[RFC PATCH 04/30] iommu/arm-smmu-v3: Add support for PCI ATS

Jean-Philippe Brucker Jean-Philippe.Brucker at arm.com
Thu Mar 2 02:51:54 PST 2017

Hi Sinan,

On 01/03/17 19:24, Sinan Kaya wrote:
> On 2/27/2017 2:54 PM, Jean-Philippe Brucker wrote:
>> /* Initialise command lazily */
>> +		if (!cmd.opcode)
>> +			arm_smmu_atc_invalidate_to_cmd(smmu, iova, size, &cmd);
>> +
>> +		spin_lock(&smmu_group->devices_lock);
>> +
>> +		list_for_each_entry(master, &smmu_group->devices, group_head)
>> +			arm_smmu_atc_invalidate_master(master, &cmd);
>> +
>> +		/*
>> +		 * TODO: ensure we do a sync whenever we have sent ats_queue_depth
>> +		 * invalidations to the same device.
>> +		 */
>> +		arm_smmu_cmdq_issue_cmd(smmu, &sync_cmd);
>> +
> It is possible to observe ATS invalidation timeout up to 90 seconds according to PCIe
> spec. How does the current code deal with this?

Currently we give up waiting for sync after 100us (ARM_SMMU_POLL_TIMEOUT_US).
A successful sync guarantees that all ATC invalidations since last sync
were successful, so in case of timeout we should resend all of them.
The delay itself isn't important at the moment, since we don't handle
invalidaton failure at all. It's fire and forget, and I haven't come up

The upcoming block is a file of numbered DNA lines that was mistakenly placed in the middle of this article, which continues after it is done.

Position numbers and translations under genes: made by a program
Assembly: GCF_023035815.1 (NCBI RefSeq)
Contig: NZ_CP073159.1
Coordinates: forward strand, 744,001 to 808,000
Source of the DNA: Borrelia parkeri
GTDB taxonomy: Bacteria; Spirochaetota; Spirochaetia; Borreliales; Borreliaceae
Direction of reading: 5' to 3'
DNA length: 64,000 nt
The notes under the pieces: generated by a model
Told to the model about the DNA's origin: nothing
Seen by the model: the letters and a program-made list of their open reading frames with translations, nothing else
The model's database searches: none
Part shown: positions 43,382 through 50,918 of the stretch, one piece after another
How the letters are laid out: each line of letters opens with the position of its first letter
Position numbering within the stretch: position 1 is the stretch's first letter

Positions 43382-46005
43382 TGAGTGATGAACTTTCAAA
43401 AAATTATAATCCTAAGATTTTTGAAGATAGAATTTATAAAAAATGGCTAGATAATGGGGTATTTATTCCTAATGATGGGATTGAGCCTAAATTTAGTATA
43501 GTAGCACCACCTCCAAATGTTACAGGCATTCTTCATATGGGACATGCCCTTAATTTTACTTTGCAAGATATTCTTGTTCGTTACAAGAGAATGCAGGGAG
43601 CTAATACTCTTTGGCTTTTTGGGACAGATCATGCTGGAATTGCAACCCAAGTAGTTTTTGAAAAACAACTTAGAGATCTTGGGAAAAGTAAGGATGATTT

with a complete solution yet.

The simplest error handling would be to retry invalidation after 90
seconds if the sync didn't complete. Then after a number of failed
attempts, maybe try to reset the device. Given that ats_invalidate is
generally called in irq-safe context, we would be blocking the CPU for
minutes at a time, which seems unwise. A proper solution would be to
postpone the unmap and return an error, although unmap errors are
usually ignored.

To avoid letting anyone remap something at that address until we're sure
the invalidation succeeded, we would need to repopulate the page tables
with the stale mapping, and add a delayed work that inspects the status
of the invalidation and tries again if it failed. If the invalidation
comes from the IOMMU core, we control the page tables and it should be
doable. If it comes from mm/ however, it's more complicated. MMU
notifiers only tell us that the mapping is going away, they don't
provide us with a way to hold on to them. Until all stale mappings have
been invalidated, we also need to hold on to the address space.

I think the problem is complex enough to deserve a series of its own,
once we confirm that it may happen in hardware and have a rough idea of
the timeout values encountered.


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